In Michigan, typically child support ends when the child reaches the age of 18 and the child is no longer a minor. However, an exception to this rule exists where the child is still attending high school and is residing on a full-time basis with the child support recipient. In the matter of Weaver-Giffels v Giffels, COA 327844 (For Publication) November 10, 2016, the father challenged whether the daughter was actually residing with the mother on a full-time basis.
In that case, the daughter stayed with the father three nights per week and the mother four nights per week. The father argued that support should not continue because the parties shared physical custody and the daughter did not live with the mother on a full-time basis. The appellate court found that the legal definition of reside contains both a physical presence and an intent element, so that it would be possible for the child to reside full-time with the mother based on her intent to make her mother's home her permanent residence, while still spending some overnights with her father, so long as her intent was to reside full-time with her mother. It then remanded the case back to the divorce court to determine whether the daughter lived with the mother on a full-time basis.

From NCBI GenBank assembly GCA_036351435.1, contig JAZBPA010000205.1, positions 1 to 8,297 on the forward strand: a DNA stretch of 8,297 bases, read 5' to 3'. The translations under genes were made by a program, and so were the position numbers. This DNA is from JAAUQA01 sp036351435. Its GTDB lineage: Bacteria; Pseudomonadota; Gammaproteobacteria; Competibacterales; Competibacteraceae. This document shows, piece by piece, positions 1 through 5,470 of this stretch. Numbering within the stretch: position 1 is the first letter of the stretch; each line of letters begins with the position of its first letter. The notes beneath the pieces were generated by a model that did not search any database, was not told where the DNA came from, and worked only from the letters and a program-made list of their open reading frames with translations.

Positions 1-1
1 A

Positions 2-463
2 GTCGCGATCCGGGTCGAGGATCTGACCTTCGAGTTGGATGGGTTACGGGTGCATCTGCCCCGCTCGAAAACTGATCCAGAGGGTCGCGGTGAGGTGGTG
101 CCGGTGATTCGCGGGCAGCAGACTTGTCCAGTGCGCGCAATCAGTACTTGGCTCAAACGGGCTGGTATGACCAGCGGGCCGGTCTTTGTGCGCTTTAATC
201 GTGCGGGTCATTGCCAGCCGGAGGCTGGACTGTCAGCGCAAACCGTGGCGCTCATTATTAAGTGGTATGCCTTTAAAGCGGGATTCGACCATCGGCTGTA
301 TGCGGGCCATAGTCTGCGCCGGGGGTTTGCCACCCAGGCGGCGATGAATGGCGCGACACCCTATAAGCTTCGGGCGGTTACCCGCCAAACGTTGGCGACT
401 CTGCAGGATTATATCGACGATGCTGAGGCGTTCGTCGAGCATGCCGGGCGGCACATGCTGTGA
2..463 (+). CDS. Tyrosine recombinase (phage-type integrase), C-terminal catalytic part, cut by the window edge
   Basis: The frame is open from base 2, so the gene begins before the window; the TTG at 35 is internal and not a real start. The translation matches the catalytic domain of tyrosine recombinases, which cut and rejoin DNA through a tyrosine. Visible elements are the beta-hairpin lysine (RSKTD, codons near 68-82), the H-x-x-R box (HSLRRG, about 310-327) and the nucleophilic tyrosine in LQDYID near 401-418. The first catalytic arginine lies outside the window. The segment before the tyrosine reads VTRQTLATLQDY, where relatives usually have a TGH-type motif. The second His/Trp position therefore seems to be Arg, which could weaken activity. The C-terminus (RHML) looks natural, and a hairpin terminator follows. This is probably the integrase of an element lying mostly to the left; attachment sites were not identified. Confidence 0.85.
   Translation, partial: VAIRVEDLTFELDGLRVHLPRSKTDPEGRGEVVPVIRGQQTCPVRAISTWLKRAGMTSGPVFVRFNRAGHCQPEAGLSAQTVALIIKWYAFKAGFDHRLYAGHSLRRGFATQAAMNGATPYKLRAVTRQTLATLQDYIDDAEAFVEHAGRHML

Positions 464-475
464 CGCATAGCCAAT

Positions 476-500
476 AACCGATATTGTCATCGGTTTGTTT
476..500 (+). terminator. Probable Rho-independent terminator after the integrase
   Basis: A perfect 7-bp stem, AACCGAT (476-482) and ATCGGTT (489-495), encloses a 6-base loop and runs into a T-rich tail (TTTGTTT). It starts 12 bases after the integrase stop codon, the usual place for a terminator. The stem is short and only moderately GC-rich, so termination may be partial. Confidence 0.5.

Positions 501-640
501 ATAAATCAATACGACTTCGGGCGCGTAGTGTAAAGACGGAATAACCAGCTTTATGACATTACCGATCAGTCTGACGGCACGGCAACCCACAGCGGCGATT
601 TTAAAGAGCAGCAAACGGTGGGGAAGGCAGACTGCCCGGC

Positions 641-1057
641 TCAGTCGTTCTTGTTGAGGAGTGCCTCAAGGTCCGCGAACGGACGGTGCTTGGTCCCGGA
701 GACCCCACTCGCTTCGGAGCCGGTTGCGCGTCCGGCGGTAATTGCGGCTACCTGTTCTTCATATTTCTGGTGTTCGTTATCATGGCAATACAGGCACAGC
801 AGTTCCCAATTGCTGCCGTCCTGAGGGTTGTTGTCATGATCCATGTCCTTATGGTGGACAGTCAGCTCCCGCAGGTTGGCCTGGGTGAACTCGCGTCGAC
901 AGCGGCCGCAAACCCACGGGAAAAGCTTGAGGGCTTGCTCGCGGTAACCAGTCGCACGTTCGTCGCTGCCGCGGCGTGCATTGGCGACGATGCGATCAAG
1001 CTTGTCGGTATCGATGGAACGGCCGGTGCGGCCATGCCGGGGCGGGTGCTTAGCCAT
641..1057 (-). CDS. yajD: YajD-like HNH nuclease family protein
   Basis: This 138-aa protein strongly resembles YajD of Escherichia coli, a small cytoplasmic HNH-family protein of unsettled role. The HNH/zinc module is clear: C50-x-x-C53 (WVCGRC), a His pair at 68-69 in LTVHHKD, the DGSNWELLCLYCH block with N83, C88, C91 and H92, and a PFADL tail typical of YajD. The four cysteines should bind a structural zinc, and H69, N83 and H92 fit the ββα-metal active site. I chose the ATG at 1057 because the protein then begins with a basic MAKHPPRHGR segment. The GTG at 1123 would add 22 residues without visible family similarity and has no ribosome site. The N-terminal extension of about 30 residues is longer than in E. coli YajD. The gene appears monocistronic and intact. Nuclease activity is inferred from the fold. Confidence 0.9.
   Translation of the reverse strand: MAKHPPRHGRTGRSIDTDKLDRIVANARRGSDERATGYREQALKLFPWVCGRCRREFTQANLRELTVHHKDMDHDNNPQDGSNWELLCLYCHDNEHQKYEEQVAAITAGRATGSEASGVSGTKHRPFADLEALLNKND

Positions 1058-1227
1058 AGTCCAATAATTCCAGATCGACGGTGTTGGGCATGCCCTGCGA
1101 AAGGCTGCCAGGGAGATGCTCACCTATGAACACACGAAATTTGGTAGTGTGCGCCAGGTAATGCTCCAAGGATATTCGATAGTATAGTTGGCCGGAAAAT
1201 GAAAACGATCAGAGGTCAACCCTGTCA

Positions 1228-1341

This is an odd result because it requires the court to consider the intent of the child and puts the child right in the middle of the support dispute, almost requiring the child to testify regarding which parent the child considers to have the permanent residence. It is also odd because in reality, whether the child intends to make the payee's residence his or her permanent residence should make no difference regarding whether the child receives child support. Child custody and support cases have many nuances that require the help of an experienced family law attorney.
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